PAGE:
Control equipment to prepare chemical solutions.
Data from U.S. Department of Labor
What do Specialties Operators do?
Controls equipment to prepare chemical solutions to meet customers’ small-lot orders or special specifications, performing any combination of following tasks: Starts pumps and agitators. Turns valves to admit and discharge chemicals to and from process vessels and to weigh tanks. Observes scales and stops pumps when required weight is attained. Mixes chemicals, according to proportion tables and prescribed formulas, in reaction vessel, and turns steam valves or sets thermostat to heat vessel to specified temperature. Mixes prepared materials with precipitants to produce slurry in dissolving and precipitating tanks [DISSOLVER OPERATOR].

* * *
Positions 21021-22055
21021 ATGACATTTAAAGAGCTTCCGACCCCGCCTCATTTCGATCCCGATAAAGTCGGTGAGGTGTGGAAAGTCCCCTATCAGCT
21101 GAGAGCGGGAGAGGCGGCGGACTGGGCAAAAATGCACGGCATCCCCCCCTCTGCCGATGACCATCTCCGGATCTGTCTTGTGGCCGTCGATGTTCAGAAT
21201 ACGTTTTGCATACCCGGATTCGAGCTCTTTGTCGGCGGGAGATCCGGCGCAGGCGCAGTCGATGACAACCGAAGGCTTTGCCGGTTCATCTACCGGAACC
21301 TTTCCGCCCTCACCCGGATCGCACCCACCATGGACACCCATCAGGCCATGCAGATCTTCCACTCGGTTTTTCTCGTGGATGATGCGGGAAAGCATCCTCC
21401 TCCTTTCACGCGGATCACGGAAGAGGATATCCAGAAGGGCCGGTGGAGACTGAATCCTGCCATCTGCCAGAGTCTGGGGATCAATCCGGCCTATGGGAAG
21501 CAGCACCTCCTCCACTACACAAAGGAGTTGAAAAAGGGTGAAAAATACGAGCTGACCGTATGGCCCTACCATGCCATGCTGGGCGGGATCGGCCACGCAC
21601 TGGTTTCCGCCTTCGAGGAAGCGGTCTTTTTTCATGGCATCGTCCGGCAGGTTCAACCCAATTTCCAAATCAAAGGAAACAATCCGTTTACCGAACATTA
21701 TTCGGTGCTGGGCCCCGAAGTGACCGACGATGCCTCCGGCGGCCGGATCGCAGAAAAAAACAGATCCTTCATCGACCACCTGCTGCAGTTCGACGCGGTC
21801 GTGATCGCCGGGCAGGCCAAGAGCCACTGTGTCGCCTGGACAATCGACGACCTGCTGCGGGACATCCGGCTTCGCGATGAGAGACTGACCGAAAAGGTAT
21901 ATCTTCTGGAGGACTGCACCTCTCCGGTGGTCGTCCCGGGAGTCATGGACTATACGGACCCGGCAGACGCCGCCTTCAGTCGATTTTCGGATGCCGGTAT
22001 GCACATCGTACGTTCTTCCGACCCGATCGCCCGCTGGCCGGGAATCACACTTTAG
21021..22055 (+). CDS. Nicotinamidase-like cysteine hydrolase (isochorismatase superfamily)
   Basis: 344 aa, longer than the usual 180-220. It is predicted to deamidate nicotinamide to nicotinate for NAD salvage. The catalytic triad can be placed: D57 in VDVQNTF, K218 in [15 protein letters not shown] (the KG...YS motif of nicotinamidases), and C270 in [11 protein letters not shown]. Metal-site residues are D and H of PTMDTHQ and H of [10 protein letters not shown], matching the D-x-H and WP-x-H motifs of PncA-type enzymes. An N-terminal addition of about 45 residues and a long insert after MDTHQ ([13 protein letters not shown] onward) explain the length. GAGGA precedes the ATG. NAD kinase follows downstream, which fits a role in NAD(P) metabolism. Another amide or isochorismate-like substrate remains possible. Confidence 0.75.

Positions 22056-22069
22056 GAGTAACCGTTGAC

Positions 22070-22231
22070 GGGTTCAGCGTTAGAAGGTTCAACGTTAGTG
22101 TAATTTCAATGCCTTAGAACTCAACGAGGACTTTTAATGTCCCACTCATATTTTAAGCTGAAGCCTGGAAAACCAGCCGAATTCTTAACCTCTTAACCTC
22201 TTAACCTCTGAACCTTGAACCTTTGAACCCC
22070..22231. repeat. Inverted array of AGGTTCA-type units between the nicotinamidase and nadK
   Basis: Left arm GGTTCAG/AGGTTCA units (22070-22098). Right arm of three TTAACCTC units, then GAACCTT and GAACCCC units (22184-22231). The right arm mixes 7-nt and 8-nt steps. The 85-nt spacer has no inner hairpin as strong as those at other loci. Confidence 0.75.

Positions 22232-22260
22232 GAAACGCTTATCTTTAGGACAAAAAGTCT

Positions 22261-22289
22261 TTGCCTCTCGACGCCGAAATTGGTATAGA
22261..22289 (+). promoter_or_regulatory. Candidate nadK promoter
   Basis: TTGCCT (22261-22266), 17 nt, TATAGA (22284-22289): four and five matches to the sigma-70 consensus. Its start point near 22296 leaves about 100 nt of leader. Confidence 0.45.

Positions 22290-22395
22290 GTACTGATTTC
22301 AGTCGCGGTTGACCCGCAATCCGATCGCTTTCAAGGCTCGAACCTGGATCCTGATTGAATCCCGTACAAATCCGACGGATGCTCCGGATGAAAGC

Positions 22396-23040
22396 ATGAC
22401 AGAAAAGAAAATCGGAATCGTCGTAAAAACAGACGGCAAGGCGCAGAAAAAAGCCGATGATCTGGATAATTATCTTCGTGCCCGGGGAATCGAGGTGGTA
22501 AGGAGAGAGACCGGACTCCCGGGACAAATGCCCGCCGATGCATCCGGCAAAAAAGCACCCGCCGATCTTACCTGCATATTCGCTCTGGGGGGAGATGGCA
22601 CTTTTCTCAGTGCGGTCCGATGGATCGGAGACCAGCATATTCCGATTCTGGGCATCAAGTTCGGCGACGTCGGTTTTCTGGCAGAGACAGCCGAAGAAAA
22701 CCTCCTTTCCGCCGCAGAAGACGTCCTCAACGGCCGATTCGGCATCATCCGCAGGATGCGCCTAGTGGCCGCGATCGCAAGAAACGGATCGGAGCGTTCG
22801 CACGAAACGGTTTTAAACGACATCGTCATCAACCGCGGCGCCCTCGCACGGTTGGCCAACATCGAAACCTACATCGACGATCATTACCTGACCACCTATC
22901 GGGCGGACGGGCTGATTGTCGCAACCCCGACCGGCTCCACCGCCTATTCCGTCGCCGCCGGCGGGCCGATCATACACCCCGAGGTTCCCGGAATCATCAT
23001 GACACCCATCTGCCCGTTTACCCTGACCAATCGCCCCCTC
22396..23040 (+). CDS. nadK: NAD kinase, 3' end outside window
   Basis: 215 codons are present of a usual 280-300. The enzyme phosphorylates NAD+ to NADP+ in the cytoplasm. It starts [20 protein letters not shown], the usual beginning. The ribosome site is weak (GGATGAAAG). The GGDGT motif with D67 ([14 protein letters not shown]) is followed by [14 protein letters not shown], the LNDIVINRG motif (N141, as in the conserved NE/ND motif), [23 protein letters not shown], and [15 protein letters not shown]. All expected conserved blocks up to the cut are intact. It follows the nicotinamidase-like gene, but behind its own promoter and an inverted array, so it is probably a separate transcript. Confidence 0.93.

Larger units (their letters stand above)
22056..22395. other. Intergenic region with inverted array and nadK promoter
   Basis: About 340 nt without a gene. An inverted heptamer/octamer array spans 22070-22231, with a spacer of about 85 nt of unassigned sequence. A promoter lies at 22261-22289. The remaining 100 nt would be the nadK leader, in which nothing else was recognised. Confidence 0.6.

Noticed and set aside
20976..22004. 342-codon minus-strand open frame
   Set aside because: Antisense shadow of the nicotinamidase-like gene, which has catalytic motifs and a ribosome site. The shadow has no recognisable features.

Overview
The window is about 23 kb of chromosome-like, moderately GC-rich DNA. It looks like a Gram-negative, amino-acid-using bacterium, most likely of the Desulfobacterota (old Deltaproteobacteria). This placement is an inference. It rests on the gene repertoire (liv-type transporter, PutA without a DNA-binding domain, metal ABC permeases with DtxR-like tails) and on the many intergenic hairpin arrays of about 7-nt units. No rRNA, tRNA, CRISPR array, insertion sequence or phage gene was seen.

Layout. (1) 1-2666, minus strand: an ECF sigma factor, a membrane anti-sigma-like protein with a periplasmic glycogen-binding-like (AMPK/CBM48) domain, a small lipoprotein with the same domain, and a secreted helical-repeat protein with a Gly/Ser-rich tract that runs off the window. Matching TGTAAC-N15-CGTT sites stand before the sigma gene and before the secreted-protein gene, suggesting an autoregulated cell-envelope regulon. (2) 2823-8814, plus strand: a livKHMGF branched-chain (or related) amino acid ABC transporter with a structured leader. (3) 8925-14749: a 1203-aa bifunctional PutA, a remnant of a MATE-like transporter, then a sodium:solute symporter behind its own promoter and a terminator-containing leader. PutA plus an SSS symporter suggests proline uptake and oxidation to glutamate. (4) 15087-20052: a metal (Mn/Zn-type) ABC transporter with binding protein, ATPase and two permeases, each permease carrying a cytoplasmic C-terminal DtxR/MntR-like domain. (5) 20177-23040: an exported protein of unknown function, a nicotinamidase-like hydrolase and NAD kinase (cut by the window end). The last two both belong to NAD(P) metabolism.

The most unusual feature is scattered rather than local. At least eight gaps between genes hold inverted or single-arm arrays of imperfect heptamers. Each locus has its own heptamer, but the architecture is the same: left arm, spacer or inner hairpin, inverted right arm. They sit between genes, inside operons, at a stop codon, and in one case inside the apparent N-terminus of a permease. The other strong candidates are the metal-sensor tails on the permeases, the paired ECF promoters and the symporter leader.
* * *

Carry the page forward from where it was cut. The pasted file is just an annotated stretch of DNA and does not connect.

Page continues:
Should I be a Specialties Operator?
You should have
degree or higher and share these traits:
You pay close attention to all the little details.
You can always be counted on to do a good job.
You hold your emotions in check, even in tough situations.
Also known as:
How to become a Specialties Operator
Specialties Operators generally graduate from high school and get on-the-job training. Think about earning a Certificate or Associate’s degree to increase your chances of finding a good job.
Check out these schools offering
Specialties Operator-related education!
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